On Sunday morning, March 13, 2011, I was reading an AP story entitled “Japan fights nuclear threat” by Eric Talmadge and Yuri Kageyama that really pounded home for me again the need to educate the press and public at large prior to potential disasters, particularly ones involving radiation and nuclear plants.
In talking about the blast at one of the Fukushima reactors, the article says,
“Nine residents of a town near the plant who later evacuated the area tested positive for radiation exposure, though officials said they showed no health problems.”
This choice of words perpetuates a fairly common misunderstanding about the difference between radiation and radioactive contamination. It is not possible in general to test someone for exposure to radiation unless they happened to be wearing some sort of dosimetry when they were exposed. For instance, if you get a medical X-ray, then go down the street to a laboratory it would not be possible for them to run a test and tell if you had the X-ray or not. What these people were likely tested for was radioactive contamination, the presence of particles of radioactive material on their skin or clothing. Unless some of that material was inhaled or ingested, it can be removed through decontamination, stopping the exposure they were receiving from the contamination.
More specific to what is going on in the damaged reactor vessel, the article says,
“..Japanese nuclear agency spokesman Shinji Kinjo acknowledged there were still fears of a meltdown – the collapse of a power plant’s systems, rendering it unable to regulate temperatures and keep the reactor fuel cool.”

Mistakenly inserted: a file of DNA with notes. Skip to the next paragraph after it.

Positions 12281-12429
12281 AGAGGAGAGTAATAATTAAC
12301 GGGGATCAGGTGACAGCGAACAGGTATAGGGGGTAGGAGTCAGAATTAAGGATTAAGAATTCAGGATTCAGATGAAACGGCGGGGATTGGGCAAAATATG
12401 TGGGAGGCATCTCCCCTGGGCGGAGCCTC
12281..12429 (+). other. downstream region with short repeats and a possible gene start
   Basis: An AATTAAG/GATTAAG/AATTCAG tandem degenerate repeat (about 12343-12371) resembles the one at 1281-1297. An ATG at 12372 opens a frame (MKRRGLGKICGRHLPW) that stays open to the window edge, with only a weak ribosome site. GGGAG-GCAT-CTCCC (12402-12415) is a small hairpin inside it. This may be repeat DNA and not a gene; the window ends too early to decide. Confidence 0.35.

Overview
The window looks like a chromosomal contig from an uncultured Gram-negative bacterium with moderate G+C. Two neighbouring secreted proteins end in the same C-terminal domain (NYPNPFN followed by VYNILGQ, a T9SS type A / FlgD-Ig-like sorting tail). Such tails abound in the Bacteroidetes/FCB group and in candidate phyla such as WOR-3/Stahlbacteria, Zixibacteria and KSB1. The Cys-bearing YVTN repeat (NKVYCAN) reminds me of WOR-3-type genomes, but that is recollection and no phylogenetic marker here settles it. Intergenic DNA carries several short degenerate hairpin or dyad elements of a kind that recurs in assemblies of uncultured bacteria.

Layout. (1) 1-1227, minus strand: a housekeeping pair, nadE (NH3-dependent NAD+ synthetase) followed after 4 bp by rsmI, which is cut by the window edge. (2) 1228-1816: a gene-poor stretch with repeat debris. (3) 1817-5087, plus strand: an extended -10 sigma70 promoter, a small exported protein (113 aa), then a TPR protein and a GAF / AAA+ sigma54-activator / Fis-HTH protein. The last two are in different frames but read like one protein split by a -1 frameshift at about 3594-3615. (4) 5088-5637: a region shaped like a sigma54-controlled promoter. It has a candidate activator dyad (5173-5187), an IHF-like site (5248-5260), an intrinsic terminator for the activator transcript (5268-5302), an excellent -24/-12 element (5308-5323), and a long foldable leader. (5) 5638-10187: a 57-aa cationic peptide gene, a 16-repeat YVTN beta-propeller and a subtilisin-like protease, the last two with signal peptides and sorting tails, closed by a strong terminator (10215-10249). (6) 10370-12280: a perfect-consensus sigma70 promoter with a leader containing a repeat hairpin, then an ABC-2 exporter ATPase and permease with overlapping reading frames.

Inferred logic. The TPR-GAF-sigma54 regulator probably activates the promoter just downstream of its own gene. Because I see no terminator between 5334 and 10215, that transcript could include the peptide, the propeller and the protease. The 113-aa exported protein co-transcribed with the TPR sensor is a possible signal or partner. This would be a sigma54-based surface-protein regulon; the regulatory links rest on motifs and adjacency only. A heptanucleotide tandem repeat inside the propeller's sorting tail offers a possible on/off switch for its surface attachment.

In my training as a nuclear engineer, “meltdown” describes only the fuel in the reactor getting to high enough temperatures to melt from lack of cooling. Three Mile Island’s reactor core melted down part of the way, though it didn’t melt through the reactor vessel. The term does not describe the collapse or failure of a power plant’s systems necessarily, though a reactor fuel core is not going to get hot enough to melt down unless a high enough water level cannot be maintained to cool the fuel in the reactor. As long as the reactor vessel is not breached, the primary coolant system would remain intact and a meltdown would not directly impact any other systems than possibly the containment system designed to contain any radioactive material releases from a reactor failure.
Both of these points may seem to be very technical and not important to have just right. My concern is that if people do not see the proper terminology, then they come to believe the terminology that they do see is used correctly. To me, this can create problems in understanding properly presented information provided later, information being put out honestly to support people making good decisions to protect themselves or to inform them why protective actions are not needed.
See IEM’s website for more information on our capabilities and experience in Nuclear Safety, Nuclear Security, and Radiological Emergency Preparedness.
Author: Gary Scronce, Director of Preparedness Programs